In 2014 I spent 3 months cycling across Peru and along the way I learnt that there is so much more to this beautiful country then that famous photo of Machu Picchu and the popular Inca Trail. Peru is a truly vertical land, full of deep valleys, high peaks, remote villages, ancient ruins and an endless network of quiet mountain trails and hidden dirt roads.
Our journey began in the north as we rolled in from Ecuador. More or less totally overlooked by foreign visitors, northern Peru has so much to offer: rural communities that have seen very little tourism and scenery more dramatic than the Grand Canyon.
Dating back to the 6th Century, the hill top fortress of Kuelap is the alternative Machu Picchu of the north. Once a strong hold of the Chachapoyas civilisation, it stands high in the clouds above the village of El Tingo and can be reached by a long trek from the valley floor. A local villager showed us around and told us the story of it’s ancient residents.
Further south in the Cordillera Blanca, many trekkers come to tick off the well-known Santa Cruz trek, which is brilliant but the experience that really stayed with me was our trek over the Huapi pass.
We discovered this walk on a cycle tourist’s blog. The only indication of a possible route was a line sketched onto google maps. It involved a dodgy taxi ride up an extremely bumpy road from Huaras city centre, followed by a quiet walk up a long flat valley, with only an odd local Shepard for company. After a cold night of camping at 4,000 metres, we began a long, tough climb over a rugged mountain side and across a huge boulder field.
We reached the top at 5,000 metres and were alone, in silence and surrounded by a host of 6,000 metre peaks in perfect sunshine. The way down the other side was equally improvised. After a lot of scrambling and a few river crossings, we sprinted back down the valley and hitched a ride back down to Huaras. By 9pm we were enjoying a well-earned meal in the comfy Cafe Andino.
The Cordillera Blanca is such an accessible trekking destination. The Huascaran national park entrance fee will cost you very little. Exciting adventures can be enjoyed and then down in the valley you have a sting of towns with plenty of facilities and lots of local culture. Wander the markets and try the local food, drink Inca Kola and eat Sublime chocolate.
Learn a few words of Spanish. It is a relatively easy language to learn and your efforts will open up many conversations with local people and a chance to learn about their lives. Once you have done this, be prepared for a lot of questions! Peruvians are charming and welcoming but endlessly curious…How many children do you have? Aren’t you cold in your tent? Did you cycle here from England? Do you believe in God? Why aren’t you on a motorbike?
Talk to the guides and the arrieros (donkey handlers). They are mountain people and seriously tough. You will learn about the legends and myths that make up their mountain culture: Pachamama (or Mother Earth) that you must respect to ensure fertility of the land, the white man Muki who will punish bad miners who take too much from the land and finally Pishtaco the white Boogeyman who preys on poor Indigenous villagers.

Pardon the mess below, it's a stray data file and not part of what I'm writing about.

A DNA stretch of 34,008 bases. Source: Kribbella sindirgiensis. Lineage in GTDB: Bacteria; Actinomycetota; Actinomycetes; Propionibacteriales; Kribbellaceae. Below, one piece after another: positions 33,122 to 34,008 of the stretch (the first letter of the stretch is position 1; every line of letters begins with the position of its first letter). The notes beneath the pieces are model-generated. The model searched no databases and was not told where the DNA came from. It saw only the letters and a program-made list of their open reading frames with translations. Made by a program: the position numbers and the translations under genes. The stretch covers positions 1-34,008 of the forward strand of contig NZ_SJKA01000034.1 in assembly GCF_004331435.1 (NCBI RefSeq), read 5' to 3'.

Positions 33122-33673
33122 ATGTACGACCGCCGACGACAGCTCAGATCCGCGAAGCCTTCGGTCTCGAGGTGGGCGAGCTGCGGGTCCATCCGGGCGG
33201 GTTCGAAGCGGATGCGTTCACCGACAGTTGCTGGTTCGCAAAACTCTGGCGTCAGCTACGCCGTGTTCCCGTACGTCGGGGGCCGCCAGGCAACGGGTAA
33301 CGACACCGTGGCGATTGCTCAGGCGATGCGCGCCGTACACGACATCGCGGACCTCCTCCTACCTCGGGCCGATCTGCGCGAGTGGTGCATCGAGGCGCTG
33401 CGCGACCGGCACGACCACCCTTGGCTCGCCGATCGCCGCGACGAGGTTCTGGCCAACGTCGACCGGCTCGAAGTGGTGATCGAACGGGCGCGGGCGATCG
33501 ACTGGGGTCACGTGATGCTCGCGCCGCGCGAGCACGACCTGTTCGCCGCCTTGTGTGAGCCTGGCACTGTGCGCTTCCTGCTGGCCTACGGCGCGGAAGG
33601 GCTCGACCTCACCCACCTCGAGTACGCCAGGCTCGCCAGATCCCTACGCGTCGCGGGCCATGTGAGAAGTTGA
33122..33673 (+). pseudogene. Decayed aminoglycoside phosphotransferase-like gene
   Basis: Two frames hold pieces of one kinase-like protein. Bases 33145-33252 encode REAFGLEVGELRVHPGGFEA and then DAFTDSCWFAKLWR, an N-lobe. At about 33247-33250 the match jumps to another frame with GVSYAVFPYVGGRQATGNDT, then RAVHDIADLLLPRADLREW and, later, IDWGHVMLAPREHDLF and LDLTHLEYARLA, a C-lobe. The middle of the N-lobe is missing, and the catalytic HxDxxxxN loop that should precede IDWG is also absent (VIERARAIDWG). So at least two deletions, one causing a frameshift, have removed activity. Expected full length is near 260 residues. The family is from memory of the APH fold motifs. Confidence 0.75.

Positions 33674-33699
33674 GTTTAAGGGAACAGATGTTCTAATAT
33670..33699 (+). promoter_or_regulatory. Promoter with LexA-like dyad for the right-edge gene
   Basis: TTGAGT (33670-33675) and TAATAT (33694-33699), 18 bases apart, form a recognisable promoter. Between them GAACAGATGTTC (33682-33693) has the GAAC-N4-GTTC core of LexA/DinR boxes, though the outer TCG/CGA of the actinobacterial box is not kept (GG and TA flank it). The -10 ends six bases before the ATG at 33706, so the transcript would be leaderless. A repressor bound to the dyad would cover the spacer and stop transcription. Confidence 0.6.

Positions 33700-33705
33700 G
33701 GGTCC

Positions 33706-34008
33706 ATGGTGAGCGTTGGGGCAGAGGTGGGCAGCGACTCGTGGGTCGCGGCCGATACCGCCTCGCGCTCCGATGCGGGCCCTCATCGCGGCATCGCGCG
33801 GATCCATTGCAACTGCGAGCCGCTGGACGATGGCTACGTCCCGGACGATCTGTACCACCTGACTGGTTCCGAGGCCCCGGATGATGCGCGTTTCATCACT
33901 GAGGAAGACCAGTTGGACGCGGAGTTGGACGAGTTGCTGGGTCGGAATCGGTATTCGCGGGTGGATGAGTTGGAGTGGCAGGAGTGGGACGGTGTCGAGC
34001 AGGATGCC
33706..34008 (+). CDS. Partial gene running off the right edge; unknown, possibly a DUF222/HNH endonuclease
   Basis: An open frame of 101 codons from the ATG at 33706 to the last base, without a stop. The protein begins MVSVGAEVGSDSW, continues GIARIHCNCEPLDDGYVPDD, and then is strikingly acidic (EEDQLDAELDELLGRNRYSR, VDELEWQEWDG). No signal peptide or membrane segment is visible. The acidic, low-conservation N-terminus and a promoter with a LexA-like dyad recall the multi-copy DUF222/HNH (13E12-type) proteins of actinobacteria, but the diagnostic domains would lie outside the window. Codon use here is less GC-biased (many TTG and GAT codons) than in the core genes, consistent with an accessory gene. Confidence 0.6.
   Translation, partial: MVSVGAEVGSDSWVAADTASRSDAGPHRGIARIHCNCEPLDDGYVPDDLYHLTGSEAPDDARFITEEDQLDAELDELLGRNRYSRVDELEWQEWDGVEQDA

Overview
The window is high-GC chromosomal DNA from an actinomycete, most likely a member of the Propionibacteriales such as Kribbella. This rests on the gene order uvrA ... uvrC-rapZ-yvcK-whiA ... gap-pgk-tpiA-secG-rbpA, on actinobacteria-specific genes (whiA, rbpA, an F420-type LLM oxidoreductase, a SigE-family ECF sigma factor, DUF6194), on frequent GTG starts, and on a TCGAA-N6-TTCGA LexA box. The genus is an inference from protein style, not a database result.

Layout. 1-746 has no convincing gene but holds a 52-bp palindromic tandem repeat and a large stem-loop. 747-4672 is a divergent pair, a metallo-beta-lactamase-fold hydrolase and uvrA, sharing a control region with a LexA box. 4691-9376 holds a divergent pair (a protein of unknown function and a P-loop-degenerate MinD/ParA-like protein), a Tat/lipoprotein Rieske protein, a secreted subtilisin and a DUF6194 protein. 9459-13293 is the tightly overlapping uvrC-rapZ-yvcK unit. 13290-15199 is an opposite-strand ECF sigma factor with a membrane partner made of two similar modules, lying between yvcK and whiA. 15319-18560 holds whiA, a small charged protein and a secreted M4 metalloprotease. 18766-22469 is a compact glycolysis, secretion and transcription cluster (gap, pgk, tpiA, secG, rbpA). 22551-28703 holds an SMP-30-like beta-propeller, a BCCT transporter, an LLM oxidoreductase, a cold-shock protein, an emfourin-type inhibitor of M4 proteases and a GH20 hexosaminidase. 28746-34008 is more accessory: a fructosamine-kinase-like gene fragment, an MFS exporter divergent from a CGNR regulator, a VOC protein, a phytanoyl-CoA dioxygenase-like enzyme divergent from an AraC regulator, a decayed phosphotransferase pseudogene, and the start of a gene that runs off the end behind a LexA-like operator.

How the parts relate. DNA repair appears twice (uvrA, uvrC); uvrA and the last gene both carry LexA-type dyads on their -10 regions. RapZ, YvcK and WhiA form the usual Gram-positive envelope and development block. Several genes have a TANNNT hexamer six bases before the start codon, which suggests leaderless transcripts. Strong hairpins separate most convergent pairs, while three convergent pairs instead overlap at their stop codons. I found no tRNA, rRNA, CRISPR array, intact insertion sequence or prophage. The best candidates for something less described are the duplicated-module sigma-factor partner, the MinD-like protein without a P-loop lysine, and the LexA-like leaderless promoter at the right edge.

Enjoy the long periods of settled weather during July and August but remember the altitude and the freezing temperatures. Drink a lot but take care in the source and treatment of your water. Enjoy a cup of Coca leaf tea on your mountain trek to relieve any feeling of altitude but don’t be surprised to find a chicken foot in your soup. Be prepared that when you get off the beaten track, rice and chicken may be the only thing on the menu, along with the occasional guinea pig.
Allow time, the mountain roads demand it. Buses leave when they are full and don’t always run to set schedules or leave from the same place. Most of the time you will just stick out your thumb on the side of the road or negotiate a price with a local who has a truck.
When you leave the touristy spots behind be prepared for the locals to shout “Gringo” (foreigner) a lot. It’s not a bad word, it just shows curiosity or a lack of understanding. I was commonly called “Gringita” (small foreign girl) or “Flacita” (skinny little girl).
Be prepared for the huge contrasts in mentality, culture and behaviour between the indigenous populations of the rural villages and the mestizo (or mixed blood) folk of the bigger towns. Some will share your hobbies and passions while others will never have heard of England.
Read…you will be walking in the footsteps of many adventurers that have come before you. Their writing and your reading will give depth to everything that you are seeing. Try 8 Feet in the Andes by Dervla Murphy or Cloud Road by John Harrison – Both long physical journeys of slow and remote mountain travel.
By the time we arrived into Cusco, the famous Inca city in southern Peru and the gateway to Machu Picchu, I already felt as though I had been completely amazed by this mountain nation and I was still yet to see it’s most iconic site. The sudden appearance of so many tourists was a total shock as well.
Despite our long and thorough journey through the country there was still so much to see and do: the high altitude Ausangate circuit, the trek to another spectacular but lesser known Choquequirao archaeological site, the summit of Volcano Misti near the deep canyon of Colca. Peru could easily tempt the keen explorer back again and again.
As featured in the Professional Mountaineer Magazine, Autumn 2017: